Here’s an old journal entry I just discovered. It inspired me and I wrote it, so I think it’s worth your time as well. 🙂 Enjoy.
Maybe if I’d known how much I would learn from my kids, we would have had them earlier. And maybe not. But here I am, just turned 40, my oldest child almost 10 and my youngest, Prince William, a hair past one. I know, a baby at 40 when I’m technically old enough to be his grandfather. (Which means Sandra is old enough to be a grandmother, but please don’t say that to her.) It seems crazy doesn’t it? But I guess I’m learning all the really important lessons of life when God thought I might pay attention. I’m a slow learner and always behind the curve. I didn’t discover King of Queens until the 8th season and then they cancelled it in the 9th. Again, as usual, I digress. On to the lesson.
Shelby Lynne, my very special second child, taught me the latest lesson. We were at Cane Creek with Sandra’s family celebrating our nephew Hampton’s high school graduation. Another nephew, Chris, was fishing with full gear—rod, reel, bait, tackle box, Red Man tobacco, just kidding about that last one. Shelby and her younger cousin, Joel, wanted to fish also, but had nothing. So Shelby found an old fishing line, about 18 inches long with an artificial minnow tied to it, that had apparently been broken off on the rocks. Joel found a twig, not a stick, he corrected me on that point and Shelby tied the line to the twig. With the faith that comes easy only for children, they tossed the line into the great depths of Cane Creek. Within minutes she caught a small crappy. Shelby Lynne uncorked! She dropped the fish, her arms flailing as much as the petite catch of the day and ran up the hill screaming in excitement to Mommy. (I unhooked the poor little guy and tossed him back.)
Point—Shelby wanted to fish and her tiny obstacle, a simple lack of anything to help with this desire, did not slow her down. She took the initiative. She found a way. And that’s the thing about Shelby. When she sets her mind on a course, being in her way is not the best place to set up camp. Think strong-willed.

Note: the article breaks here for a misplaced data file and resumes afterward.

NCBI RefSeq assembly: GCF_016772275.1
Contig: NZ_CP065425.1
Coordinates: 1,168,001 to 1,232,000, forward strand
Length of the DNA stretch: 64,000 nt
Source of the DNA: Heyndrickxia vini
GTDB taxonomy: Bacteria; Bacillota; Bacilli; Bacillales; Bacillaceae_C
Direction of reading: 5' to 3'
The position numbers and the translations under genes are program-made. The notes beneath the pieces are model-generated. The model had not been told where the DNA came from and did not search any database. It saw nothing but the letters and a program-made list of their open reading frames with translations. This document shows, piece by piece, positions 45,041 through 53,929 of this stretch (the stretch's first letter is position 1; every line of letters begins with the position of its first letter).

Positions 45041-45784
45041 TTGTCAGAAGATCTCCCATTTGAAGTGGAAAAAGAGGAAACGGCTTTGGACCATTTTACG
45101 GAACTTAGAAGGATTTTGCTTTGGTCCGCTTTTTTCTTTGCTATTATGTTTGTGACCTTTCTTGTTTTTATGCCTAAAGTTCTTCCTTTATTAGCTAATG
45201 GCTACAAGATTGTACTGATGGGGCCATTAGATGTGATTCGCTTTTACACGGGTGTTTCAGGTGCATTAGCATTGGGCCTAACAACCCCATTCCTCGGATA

But Shelby taught me, well reinforced for me, that when I want something, I need to take the initiative, get the ball rolling. Doing something unleashes a powerful force of dynamics into the universe that reverberates like a small pebble in a big pond. A small step will take you somewhere, maybe not where you thought you wanted to go, but with prayer and a keen ear to hear God’s sometimes gentle, guiding voice, you can end up in a better place than you ever imagined. But often we settle for only good, for comfortable. We can have good without much effort, just coasting in the familiar ruts we’ve carved for ourselves. Good is easy. Good is safe. Good is the enemy of best. The best requires effort, faith, sacrifice, courage and more, I’m sure. We can get cozy in our comfortable ruts and eat cube steak which is good, but never taste the savory, mouth-watering magic of filet mignon. Filets cost more. Best costs more than good. Are we willing to settle for just good? Is this all we want for our lives? Are we too afraid to take initiative? Too scared of the costs to pay the price for the best? “Oh ye of little faith!” (Luke 12:28). I can tell you that God wants more for us. He wants to “bless and prosper us” (Jeremiah 29:11). He wants us to “have life, and have it to the full” (John 10:10). Do we think we can just whisper prayers each day asking God to bless us and then sit on these prayers? I believe that we must do what we know to do before we can expect God to do anything for us. And one of these things is to remember our dreams, to resist complacency. Our flesh screams for the comfortable, easy, cheap way, but our hearts and souls cry out for more. Our flesh is at war with us. Read Romans chapter 7. And in 1 Corinthians 9:27, the Apostle Paul said that he must beat his body into submission. Why? Because our flesh, our bodies, our sinful nature is a living, active creature fighting to rob us of the joys and thrills that come with living on the edge with God. God’s not into our comfort zones. He’s of no use there. We can handle things just fine there on our own without God’s help. He’s just beyond the borders of them with His arms outstretched wanting to guide us into the unknown, mysterious and scary places where our dreams reside. But our flesh will fight us the whole way as we head to the exits of our comfort zones. “Stay in bed an hour longer.” “What if you fail?” “What if your boss hates your new idea?” “You’re too old to change careers.” “You really expect to get published when thousands of other writers can’t?” “If you keep saying no to your boyfriend he won’t love you anymore.” “Sure, John succeeded at his new business, but you’re not as smart as John.” On and on it goes. Ground and pound that flesh into oblivion! Make it shut up so that you can hear the voice of God whisper, “you can do all things through Christ who strengthens you.” (Philippians 4:13).